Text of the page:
McAlpines, against which company the current High Court action is being taken, made a vast amount of money from construction of the Olympic Stadium. During preparations for that work in the second quarter of 2009, McAlpines made 5,386 individual checks on Kerr’s blacklist. Curiously, Labour’s Shadow Business Secretary Chuka Umunna, addressing the Ucatt conference back in May, hailed the Olympics, along with Ellesmere Port (where workers submitted to a two-year pay freeze in the hope of keeping their jobs) as “a shining example of trade unions as a force for economic progress for our country, working in partnership with management and the government”.

Workers should shun such ‘partnerships’ like the plague – and in particular the paralysing ‘partnership’ between unions and the Labour party.

The RMT has drawn attention to one blacklisting website,, which is so crass that it is tempting to believe it must be a spoof. It is being taken deadly seriously by the RMT, however, a number of whose leaders and activists figure on its pages.

Visitors to the site, which describes itself as “an ethical human resources community for employers and employees”, are invited to act as paid informers (“HR Agents”). Under the job description, potential candidates are advised “You will work at home. You will introduce CV’s in the HR Blacklist database, together with your own evaluation of the employees ... [You] will receive 1 USD, each time a user will pay for a CV you introduced in our database. Any taxes, bank fees, and any other additional expenses that might occur will be your own responsibility ... [I]f you upload only one CV, this will not get you very rich, very fast. But if you upload 1000 CV’s this month, and these CV’s will be accessed just once every week, this is a whole different story!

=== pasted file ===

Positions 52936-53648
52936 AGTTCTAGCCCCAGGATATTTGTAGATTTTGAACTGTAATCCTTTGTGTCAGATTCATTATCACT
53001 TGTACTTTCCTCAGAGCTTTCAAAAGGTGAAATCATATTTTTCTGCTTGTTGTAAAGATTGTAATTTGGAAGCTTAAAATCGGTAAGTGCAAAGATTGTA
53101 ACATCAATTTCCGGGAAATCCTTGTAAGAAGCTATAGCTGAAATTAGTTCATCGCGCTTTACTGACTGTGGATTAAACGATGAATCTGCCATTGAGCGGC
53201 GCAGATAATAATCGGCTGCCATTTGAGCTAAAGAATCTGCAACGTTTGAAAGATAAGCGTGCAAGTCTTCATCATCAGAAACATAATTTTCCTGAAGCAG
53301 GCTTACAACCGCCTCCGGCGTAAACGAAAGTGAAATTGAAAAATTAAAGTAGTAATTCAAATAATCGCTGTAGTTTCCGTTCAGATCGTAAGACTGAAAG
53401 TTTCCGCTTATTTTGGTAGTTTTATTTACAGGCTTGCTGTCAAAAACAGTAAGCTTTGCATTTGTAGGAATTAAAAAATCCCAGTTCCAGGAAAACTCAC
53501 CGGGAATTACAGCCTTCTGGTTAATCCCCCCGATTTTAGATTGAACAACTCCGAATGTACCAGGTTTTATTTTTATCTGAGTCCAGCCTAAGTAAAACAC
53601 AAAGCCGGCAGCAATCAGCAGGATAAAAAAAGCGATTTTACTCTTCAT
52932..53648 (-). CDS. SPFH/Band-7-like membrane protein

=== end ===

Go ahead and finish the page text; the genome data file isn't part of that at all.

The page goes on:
The reality is that snooping on workers in order to pick off potential leaders and disorganise the workers’ movement did not start with Ian Kerr’s seedy outfit in Droitwich and will not end with Early Day Motion 609. As we pointed out when the scandal first hit two years ago, “this story in fact begins in 1919, when British capitalists, understandably nervous about the revolutionary example being set by Russia, set up an espionage agency to spy on workers deemed to be overly militant.

This class-war agency, the Economic League, festered on until the early 1990s. At that point, having attracted some unwelcome attention, the league officially ceased to exist. In practice, however, it effectively went underground, changing its name to the Consulting Association and entrusting the bits of the database relating to the building trade to one of its employees – one Ian Kerr!
” (Proletarian, February 2010)

We can be certain that neither closing down Ian Kerr’s freelance snoop shop nor passing any law at Westminster is going to make any serious difference to the regular blanket surveillance which workers suffer daily, knowingly or not, under bourgeois governments of whatever political stripe. That is a requirement of the crisis-stricken capitalist system and will end only when bourgeois class rule ends.

Ian Kerr and his chums are to be congratulated for bringing that day a little nearer by revealing the hollow pretence of ‘democracy’ and ‘individual liberty’ in capitalist Britain.